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WILBUR H. CROSS.

Potassium Chlorate.-Advanced to 139 to 15c. with 19, 26, 29 and 42 cent prices, that it is best to rePotassium lodide.- Declined; basis, $2.15.

vise the list and adopt as far as possible even figures, Root, Marshmallow.-Advanced to 30 to 38c. such as 15, 20, 25, 30, etc. The most vital point conGolden Seal.Declined to $2.40; powd., $2.60. nected with this matter is a feeling on the part of many Snake, Canada.-Declined to 30c; powd., 35c. druggists that prices should be made lower instead

Sal Glauber, Dried, Powder.Declined; bbls., $1.25, of higher and it is within the range of possibilities to 5 to 6c, in a small way.

that the new committee will report twenty-five cent Seed, Cardamon.-Advanced; extra, 90c to $1.10, as Castoria. The committee in charge consists of V. D. to quantity; No. 1, to 80 to 950.

Johnson, E. A. Wolff, Charles Judge, John R. Raboteau, Shellac.- Quotably lower; V. S. O., in cases, 45 to A. G. Enderle, Charles W. J. Hahn, A. W. Pauley, 56c; Octagon B., 404 to 5lc; Double Triangle G., 34 to Martin J. Noll, E. M. Pirner, E. A. Sennewald and 45c; T. N. Tough, 28 to 39c; bright, 29 to 40c; bleached, Charles Renner. bbls., 29 to 45c; ground, 35 to 50c. Sodium Benzoate.-- Declined; powd., 39 to 49c;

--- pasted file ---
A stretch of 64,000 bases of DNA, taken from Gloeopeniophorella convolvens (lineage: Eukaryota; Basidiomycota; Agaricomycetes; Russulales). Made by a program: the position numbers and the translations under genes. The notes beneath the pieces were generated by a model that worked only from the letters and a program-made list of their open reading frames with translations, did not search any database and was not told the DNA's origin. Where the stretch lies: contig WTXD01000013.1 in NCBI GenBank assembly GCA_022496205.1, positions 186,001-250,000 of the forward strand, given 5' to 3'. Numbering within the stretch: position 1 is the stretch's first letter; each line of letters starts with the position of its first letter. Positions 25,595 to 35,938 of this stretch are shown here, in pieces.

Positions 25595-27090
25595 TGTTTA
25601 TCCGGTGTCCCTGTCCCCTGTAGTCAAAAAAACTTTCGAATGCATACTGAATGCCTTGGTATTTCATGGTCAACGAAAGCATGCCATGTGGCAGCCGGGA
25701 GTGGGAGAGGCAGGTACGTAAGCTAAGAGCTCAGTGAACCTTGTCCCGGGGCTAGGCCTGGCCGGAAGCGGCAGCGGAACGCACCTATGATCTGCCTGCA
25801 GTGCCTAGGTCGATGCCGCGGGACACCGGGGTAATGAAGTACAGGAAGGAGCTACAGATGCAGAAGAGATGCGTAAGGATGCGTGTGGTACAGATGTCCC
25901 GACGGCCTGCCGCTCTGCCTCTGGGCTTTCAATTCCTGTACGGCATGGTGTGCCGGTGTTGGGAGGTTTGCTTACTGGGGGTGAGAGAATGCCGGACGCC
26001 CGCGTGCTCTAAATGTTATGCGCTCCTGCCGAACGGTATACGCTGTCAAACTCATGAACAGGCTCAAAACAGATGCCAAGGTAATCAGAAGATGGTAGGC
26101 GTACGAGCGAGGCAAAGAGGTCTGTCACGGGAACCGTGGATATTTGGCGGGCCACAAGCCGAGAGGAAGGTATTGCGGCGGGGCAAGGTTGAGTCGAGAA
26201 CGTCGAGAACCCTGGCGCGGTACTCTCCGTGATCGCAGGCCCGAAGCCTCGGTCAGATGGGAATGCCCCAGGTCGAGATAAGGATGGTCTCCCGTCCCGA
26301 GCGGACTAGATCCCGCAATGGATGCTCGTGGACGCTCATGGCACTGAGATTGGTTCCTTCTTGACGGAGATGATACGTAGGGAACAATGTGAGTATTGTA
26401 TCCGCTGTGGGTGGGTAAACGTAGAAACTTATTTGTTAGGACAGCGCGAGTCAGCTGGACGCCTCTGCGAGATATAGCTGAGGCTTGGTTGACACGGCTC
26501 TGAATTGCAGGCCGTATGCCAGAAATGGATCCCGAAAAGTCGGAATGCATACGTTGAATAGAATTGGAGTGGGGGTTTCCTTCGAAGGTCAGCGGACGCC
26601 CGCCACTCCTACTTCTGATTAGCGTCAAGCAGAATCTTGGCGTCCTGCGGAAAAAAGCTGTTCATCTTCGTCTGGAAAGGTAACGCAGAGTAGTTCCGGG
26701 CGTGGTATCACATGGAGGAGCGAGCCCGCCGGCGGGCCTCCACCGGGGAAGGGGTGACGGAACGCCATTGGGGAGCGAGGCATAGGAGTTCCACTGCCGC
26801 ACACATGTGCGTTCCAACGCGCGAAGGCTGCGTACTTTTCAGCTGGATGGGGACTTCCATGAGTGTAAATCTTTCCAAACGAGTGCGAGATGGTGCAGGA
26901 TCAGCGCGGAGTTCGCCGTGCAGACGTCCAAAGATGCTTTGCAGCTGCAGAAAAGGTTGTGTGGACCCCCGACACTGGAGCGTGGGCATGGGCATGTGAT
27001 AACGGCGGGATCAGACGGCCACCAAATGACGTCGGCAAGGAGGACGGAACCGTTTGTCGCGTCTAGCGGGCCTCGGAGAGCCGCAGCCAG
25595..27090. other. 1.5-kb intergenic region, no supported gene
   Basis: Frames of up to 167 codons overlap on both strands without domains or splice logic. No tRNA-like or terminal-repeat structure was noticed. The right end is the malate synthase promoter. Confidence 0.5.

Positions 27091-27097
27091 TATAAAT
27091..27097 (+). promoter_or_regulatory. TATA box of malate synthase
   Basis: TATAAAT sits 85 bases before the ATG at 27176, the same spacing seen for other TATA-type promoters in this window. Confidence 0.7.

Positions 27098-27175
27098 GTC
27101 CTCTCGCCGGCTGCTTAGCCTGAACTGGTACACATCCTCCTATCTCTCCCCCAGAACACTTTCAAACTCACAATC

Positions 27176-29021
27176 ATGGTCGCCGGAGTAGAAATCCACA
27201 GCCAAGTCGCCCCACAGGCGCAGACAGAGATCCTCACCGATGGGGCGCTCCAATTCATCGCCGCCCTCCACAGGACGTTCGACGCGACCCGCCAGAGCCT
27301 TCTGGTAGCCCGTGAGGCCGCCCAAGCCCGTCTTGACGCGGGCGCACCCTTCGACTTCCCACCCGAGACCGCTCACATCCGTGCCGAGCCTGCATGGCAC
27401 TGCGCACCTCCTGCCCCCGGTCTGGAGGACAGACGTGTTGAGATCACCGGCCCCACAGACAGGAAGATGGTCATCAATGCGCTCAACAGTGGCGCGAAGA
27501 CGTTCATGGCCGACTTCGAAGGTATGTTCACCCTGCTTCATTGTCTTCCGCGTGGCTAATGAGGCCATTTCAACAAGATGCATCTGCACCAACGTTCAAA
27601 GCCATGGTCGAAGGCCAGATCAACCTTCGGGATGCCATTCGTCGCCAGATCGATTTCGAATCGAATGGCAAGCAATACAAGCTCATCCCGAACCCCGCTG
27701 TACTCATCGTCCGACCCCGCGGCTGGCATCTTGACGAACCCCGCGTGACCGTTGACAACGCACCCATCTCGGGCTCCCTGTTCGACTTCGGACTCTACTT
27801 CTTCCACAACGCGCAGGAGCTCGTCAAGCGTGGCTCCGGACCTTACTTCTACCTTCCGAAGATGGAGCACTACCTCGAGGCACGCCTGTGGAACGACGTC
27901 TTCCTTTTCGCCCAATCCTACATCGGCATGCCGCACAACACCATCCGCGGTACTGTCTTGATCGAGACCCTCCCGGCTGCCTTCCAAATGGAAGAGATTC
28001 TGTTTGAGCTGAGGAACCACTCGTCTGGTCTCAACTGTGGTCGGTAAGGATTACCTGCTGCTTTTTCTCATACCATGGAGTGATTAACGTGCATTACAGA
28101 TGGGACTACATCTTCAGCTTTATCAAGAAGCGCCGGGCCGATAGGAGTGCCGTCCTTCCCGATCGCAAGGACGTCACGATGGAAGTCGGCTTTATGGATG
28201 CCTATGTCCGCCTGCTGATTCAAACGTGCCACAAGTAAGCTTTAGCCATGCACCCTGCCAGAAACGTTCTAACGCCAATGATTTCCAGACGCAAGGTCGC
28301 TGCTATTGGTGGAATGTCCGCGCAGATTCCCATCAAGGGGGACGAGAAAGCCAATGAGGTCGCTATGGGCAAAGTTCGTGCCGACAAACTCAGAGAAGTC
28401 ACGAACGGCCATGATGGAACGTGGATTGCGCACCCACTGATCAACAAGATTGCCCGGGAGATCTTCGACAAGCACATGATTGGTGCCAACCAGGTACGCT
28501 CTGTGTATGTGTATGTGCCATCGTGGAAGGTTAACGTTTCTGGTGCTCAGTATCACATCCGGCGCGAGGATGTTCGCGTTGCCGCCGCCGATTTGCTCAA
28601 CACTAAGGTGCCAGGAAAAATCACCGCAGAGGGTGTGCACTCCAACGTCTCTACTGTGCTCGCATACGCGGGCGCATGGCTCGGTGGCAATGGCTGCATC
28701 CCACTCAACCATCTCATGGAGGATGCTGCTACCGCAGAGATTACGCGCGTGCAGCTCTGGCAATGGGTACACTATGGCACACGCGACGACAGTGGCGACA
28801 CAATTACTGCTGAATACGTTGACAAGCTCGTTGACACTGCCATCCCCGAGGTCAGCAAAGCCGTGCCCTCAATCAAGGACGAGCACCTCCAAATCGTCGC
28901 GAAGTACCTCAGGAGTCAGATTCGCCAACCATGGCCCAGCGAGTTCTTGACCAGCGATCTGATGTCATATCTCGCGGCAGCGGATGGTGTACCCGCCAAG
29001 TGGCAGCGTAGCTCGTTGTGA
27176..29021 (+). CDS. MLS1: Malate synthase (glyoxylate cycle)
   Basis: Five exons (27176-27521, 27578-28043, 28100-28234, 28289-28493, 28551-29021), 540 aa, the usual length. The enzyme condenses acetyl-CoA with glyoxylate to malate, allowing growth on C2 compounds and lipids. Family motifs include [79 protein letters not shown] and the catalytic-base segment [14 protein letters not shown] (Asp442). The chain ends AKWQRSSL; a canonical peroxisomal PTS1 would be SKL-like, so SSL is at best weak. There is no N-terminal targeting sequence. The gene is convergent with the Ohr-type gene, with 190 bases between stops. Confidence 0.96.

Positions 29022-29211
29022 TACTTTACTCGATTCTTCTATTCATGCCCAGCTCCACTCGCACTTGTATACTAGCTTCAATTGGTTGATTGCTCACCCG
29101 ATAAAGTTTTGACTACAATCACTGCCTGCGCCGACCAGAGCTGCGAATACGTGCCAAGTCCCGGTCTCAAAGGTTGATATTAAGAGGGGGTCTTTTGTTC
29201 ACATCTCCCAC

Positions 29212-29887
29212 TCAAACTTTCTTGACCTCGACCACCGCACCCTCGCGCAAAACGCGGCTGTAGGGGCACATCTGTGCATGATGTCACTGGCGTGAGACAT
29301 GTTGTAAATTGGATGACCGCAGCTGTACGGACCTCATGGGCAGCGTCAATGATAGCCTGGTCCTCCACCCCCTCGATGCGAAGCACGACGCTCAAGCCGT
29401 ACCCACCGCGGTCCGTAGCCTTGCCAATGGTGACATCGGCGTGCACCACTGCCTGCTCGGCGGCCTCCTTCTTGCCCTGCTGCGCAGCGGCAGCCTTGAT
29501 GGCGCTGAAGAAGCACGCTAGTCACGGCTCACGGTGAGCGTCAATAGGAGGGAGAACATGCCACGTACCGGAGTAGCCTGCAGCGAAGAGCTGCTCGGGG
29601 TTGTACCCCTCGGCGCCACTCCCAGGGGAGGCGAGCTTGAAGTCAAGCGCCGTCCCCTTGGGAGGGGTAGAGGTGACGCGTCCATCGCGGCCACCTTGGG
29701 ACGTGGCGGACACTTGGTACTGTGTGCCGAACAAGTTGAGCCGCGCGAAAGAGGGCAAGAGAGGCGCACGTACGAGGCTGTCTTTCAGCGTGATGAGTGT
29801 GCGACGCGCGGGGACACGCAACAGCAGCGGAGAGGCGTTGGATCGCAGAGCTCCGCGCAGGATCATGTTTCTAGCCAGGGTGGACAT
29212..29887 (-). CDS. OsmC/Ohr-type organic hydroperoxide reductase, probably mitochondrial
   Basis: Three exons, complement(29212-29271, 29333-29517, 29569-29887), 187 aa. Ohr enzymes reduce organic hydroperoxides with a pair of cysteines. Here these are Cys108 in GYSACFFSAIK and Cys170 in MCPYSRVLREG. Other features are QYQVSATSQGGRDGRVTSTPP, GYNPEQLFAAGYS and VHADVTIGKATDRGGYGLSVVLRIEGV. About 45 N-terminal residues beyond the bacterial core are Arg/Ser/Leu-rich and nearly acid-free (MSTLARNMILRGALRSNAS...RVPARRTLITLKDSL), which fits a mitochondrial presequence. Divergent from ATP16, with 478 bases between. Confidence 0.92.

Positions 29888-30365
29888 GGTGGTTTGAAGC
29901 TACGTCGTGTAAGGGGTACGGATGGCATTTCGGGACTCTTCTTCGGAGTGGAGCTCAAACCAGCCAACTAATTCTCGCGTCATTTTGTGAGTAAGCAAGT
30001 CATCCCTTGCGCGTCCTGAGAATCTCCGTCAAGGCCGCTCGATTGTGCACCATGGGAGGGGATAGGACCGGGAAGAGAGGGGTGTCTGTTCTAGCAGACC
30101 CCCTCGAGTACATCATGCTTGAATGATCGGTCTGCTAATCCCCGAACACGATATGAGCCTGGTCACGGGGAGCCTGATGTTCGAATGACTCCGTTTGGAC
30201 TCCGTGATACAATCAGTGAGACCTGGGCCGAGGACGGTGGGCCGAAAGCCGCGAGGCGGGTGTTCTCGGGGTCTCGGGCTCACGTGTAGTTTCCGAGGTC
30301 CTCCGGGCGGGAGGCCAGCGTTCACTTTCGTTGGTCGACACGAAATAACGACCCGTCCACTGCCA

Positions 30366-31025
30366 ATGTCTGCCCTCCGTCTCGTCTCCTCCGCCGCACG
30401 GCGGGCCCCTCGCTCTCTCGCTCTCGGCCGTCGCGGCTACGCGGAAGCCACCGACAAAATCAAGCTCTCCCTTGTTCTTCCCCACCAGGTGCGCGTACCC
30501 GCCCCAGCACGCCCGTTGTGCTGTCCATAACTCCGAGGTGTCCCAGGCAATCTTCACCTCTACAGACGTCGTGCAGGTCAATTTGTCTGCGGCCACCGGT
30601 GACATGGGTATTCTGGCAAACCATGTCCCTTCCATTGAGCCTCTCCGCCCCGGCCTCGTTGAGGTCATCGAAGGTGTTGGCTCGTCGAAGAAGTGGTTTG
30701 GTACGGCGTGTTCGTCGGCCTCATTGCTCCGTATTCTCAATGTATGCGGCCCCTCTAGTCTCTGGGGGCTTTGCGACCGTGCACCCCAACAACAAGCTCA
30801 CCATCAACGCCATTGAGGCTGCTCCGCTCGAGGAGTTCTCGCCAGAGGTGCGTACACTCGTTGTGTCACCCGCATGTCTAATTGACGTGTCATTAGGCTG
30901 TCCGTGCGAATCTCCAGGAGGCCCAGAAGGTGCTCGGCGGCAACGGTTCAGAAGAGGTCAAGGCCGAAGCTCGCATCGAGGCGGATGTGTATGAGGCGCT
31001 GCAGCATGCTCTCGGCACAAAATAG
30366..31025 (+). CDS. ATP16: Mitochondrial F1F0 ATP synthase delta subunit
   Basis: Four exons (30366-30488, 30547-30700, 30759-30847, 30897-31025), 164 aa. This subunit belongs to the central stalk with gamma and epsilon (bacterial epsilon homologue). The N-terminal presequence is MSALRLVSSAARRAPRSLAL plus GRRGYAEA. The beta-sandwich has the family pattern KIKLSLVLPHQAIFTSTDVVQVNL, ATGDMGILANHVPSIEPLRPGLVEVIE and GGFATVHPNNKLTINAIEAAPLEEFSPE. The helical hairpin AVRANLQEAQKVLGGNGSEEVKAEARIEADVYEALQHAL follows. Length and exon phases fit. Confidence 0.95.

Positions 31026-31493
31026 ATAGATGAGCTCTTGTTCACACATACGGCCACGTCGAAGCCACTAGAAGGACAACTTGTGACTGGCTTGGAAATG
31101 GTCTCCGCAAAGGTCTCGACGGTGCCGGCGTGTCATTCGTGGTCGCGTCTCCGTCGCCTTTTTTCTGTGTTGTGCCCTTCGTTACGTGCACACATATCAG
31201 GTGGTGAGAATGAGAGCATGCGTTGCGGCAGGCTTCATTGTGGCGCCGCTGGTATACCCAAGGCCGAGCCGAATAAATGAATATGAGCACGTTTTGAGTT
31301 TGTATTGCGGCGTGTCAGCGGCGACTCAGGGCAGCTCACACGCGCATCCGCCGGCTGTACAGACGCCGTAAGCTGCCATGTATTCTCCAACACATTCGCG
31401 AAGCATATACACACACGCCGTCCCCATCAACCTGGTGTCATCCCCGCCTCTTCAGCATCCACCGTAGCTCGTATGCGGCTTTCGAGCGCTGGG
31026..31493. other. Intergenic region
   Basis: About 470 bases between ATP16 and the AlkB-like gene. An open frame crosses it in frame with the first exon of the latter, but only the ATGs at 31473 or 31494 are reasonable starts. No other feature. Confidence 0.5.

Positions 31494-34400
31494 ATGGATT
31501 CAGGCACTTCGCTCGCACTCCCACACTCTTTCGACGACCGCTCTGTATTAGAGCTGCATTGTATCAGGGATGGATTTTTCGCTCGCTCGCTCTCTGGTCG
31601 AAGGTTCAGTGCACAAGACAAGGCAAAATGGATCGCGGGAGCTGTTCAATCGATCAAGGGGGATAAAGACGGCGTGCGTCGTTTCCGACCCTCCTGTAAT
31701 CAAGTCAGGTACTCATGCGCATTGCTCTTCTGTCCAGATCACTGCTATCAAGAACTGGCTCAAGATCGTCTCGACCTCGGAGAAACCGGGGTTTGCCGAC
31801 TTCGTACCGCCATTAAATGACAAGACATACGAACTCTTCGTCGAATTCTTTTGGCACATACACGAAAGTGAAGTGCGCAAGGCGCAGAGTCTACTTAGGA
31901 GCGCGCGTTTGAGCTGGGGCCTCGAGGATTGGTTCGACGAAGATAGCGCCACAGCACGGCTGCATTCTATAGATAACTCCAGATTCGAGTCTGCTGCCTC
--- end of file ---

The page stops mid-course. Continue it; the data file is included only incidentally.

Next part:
Wilbur H. Cross, general western representative of

the Bromo-Lithia Company, granular, 38 to 48c. Strychnine.-Declined; Alkaloid, $1.10; Sulphate,

Philadelphia, whose work is $1.05; $s 20c higher.

referred to in another colGlassware.-Bottle factories are now in full blast

umn of this journal, is fast and there has been a recession in quotable figures;

gaining the confidence of the Pearl ovals, quotable in case lots, 75 and 5%; b-case

drug trade of this city. Mr.

Cross has been with the lots, 75 and 10%; 25-case lots, 75, 10 and 5%. Baltimore ovals, brandy finish, 75, 10 and 5%; 5-case lots, 80%;

Bromo-Lithia Company 25-case lots, 80 and 5%. Comet ovals, 80 and 20%; 25

since its incorporation some case lots, 85 and 10%; 50-case lots, 85 and 20%.

four years ago, and has Window Glass.—Business is very satisfactory,

made friends for them in though prices are unchanged; both single and double

seventeen states. quotable at a discount of 90 and 20%.

His headquarters are at Turpentine.-We note a net change of lc; bbls., 42c;

the Missouri Athletic Club, 10-gal. cans, 54c; 5-gal. cans, 58c, packages inclusive.

where any correspon

dence to Bromo-Lithia may

be addressed. ST. LOUIS LOCALS.